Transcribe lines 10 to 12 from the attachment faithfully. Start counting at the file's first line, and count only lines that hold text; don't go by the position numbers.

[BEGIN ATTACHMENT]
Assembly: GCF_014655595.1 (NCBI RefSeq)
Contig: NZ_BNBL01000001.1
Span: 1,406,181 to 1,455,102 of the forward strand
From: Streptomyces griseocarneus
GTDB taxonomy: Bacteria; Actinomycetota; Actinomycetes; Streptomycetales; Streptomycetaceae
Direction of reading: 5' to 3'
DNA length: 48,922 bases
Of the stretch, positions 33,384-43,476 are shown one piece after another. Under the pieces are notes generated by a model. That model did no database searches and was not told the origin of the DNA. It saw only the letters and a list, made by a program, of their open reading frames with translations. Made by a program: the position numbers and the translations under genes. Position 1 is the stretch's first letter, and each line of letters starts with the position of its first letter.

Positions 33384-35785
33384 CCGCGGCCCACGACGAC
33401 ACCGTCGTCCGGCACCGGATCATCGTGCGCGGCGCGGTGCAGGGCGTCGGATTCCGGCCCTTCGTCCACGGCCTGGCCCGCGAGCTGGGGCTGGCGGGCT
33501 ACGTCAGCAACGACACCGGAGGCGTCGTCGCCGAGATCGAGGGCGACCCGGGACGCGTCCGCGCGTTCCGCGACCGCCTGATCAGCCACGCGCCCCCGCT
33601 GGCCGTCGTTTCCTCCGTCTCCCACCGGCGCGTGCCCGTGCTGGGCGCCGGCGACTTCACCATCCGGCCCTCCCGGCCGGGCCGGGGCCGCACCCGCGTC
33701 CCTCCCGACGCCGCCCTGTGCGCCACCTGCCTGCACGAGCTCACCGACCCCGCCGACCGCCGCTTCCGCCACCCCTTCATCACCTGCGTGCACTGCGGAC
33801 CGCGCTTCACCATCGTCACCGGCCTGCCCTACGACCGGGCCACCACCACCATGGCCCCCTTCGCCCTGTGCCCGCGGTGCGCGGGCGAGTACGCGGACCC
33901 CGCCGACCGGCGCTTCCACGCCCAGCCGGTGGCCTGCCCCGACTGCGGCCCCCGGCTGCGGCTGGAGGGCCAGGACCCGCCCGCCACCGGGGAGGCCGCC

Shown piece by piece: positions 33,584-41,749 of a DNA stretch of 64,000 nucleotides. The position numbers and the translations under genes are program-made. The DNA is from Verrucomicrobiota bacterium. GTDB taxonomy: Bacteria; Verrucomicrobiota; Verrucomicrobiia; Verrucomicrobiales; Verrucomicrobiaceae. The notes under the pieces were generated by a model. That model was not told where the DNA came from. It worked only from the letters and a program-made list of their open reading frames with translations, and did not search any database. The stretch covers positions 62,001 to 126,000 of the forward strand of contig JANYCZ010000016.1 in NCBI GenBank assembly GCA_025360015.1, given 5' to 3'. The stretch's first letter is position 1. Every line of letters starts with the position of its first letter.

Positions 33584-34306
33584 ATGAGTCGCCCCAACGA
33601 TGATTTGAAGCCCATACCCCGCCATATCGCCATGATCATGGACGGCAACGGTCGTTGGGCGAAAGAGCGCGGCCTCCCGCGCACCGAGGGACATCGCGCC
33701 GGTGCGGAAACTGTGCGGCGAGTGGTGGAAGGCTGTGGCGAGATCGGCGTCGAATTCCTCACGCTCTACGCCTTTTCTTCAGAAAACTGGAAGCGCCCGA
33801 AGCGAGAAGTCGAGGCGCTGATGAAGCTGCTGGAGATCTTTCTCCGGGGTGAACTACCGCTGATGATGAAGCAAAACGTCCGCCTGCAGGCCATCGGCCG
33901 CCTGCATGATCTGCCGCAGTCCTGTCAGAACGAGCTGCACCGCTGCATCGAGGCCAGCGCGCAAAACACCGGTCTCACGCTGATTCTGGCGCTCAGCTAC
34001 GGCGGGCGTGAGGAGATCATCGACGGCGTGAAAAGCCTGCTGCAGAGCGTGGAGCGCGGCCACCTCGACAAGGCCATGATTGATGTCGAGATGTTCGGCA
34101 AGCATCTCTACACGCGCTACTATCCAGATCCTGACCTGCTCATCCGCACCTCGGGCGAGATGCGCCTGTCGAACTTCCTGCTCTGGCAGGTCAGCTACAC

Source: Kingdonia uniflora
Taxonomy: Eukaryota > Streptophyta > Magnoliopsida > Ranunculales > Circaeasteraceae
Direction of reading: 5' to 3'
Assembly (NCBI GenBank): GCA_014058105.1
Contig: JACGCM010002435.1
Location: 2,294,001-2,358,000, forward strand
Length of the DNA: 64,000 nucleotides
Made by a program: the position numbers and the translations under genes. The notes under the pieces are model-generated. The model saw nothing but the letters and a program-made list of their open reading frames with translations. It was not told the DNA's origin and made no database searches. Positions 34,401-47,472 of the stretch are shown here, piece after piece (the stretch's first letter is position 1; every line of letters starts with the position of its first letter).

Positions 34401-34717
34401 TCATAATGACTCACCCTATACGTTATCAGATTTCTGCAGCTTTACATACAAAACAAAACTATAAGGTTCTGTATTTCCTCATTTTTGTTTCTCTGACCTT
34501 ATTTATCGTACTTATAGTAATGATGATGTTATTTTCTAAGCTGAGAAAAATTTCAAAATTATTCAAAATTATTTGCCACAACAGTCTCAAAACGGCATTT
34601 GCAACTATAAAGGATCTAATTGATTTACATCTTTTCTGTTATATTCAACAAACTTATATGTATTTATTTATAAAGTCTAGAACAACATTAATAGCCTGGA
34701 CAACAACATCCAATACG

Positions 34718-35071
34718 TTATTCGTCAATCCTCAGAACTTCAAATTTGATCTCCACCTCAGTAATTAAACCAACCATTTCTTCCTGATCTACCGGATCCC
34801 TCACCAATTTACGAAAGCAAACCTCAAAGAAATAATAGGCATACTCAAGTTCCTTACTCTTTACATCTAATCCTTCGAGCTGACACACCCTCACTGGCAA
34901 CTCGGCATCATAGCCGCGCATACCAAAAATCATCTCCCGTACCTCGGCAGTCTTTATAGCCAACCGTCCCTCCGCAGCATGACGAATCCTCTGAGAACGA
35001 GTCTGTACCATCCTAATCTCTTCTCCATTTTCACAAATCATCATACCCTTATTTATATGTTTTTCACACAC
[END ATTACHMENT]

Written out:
33384 CCGCGGCCCACGACGAC
33401 ACCGTCGTCCGGCACCGGATCATCGTGCGCGGCGCGGTGCAGGGCGTCGGATTCCGGCCCTTCGTCCACGGCCTGGCCCGCGAGCTGGGGCTGGCGGGCT
33501 ACGTCAGCAACGACACCGGAGGCGTCGTCGCCGAGATCGAGGGCGACCCGGGACGCGTCCGCGCGTTCCGCGACCGCCTGATCAGCCACGCGCCCCCGCT